Many people believe that workers’ rights under the Federal Employees Compensation Act (FECA) begin with the Act’s procedural protections. This is only half true. They actually begin with the production of medical and diagnostic evidence supporting that you have a work injury. This fact means there are many pages of rules and hundreds of Employees Compensation Appeals Board (ECAB) decisions regarding the nature and character of medical evidence, and how it is relevant or not to your claim.
Misconceptions abound. For example, many people these days prefer to seek so-called alternative therapies, such as chiropractic care, for back injuries. Under the FECA, this is tightly and narrowly regulated, and means that whatever diagnosis a chiropractor makes, will most often have to be seconded by an M.D. physician or osteopath. The Law Offices of Eric L. Pines, PLLC can show you how to navigate this confusing and essential process.
Another equally important qualification applies to cases of emotional injury. Most federal employees are not aware that large classes of mental health professionals, such as social workers, counselors, family therapists and so forth, are not considered mental health professionals under the FECA. The Law Offices of Eric L. Pines, PLLC can assist you in selecting qualified mental health professionals who will help you develop the needed therapy and medical reports to substantiate your condition.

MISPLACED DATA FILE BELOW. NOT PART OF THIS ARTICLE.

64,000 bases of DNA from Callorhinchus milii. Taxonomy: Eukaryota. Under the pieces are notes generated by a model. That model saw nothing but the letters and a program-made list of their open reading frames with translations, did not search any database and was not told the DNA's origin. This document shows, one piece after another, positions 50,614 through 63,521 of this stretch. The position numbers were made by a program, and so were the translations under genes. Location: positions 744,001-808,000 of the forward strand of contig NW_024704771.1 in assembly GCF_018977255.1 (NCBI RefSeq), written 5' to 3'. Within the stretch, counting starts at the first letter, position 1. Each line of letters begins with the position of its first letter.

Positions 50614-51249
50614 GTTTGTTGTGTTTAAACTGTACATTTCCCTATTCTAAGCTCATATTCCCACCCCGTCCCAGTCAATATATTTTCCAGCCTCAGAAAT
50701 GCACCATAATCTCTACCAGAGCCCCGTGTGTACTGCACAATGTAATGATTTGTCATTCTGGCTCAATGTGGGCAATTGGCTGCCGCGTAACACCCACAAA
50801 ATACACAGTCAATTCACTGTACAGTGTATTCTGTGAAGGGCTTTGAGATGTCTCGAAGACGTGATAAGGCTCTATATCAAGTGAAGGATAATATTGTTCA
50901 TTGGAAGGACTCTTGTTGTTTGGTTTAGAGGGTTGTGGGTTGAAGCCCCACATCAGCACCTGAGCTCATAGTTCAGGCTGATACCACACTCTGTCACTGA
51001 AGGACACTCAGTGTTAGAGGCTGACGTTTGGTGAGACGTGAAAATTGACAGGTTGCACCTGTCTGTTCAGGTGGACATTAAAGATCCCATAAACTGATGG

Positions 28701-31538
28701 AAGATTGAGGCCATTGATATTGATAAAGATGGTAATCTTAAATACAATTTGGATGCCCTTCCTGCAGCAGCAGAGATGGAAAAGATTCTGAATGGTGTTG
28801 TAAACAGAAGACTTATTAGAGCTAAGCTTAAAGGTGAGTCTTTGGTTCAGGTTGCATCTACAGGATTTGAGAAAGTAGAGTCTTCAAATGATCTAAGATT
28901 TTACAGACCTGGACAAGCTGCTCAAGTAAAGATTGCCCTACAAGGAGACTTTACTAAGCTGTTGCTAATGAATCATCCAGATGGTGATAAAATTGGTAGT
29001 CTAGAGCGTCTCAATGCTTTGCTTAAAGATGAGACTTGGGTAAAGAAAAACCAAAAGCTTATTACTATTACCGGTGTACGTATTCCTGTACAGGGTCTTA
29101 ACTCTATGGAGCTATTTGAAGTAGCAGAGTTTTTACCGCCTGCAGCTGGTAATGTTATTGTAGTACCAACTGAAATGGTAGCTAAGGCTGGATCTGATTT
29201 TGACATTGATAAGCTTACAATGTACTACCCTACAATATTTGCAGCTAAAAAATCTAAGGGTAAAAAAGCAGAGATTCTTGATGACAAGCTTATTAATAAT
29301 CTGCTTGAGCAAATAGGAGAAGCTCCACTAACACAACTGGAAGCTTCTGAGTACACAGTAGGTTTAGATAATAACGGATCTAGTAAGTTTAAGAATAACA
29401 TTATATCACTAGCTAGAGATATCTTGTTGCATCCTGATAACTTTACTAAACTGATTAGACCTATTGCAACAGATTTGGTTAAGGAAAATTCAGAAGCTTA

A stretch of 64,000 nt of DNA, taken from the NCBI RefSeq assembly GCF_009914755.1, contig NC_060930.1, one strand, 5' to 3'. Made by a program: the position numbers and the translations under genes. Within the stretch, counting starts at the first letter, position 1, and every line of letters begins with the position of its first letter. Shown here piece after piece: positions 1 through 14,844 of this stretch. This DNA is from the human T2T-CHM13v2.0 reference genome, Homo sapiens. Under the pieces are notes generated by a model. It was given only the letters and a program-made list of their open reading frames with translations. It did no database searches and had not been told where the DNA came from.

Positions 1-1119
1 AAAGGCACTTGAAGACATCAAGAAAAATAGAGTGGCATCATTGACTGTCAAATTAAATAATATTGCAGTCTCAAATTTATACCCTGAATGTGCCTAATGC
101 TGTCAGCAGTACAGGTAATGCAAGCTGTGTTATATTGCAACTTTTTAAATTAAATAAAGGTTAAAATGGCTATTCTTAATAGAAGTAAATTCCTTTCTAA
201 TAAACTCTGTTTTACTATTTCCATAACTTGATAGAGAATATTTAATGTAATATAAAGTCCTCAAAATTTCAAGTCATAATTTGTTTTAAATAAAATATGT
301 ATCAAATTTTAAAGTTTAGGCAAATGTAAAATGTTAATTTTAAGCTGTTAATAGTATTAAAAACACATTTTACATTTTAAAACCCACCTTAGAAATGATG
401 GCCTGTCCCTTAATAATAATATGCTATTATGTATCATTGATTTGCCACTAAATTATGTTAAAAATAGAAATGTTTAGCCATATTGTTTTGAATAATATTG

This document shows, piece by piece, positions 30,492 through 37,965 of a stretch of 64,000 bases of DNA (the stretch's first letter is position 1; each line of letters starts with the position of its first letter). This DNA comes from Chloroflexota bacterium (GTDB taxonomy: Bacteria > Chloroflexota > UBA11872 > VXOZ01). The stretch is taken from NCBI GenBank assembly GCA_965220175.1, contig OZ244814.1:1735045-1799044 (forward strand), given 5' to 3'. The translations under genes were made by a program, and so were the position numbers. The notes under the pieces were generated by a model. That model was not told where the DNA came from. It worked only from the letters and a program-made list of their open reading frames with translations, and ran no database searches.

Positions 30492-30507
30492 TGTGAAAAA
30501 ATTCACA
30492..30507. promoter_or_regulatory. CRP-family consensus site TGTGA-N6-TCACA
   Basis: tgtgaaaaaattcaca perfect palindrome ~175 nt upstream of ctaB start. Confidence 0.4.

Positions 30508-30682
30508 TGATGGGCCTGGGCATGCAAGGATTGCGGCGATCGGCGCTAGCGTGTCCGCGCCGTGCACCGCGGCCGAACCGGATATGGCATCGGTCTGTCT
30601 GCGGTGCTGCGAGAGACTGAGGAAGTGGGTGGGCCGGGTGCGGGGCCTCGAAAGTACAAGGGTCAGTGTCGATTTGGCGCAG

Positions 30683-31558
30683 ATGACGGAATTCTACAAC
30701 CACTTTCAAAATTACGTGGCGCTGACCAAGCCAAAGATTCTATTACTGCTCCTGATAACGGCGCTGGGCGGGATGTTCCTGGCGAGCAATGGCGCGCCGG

A word about physical and occupational therapists are relevant here. These are considered allied health professionals, not physicians, but their notes and reports are not infrequently used by physicians to establish medical restrictions for when you return to work after a period of disability. However, light duty is also a complex subject, which we will discuss in an upcoming blog.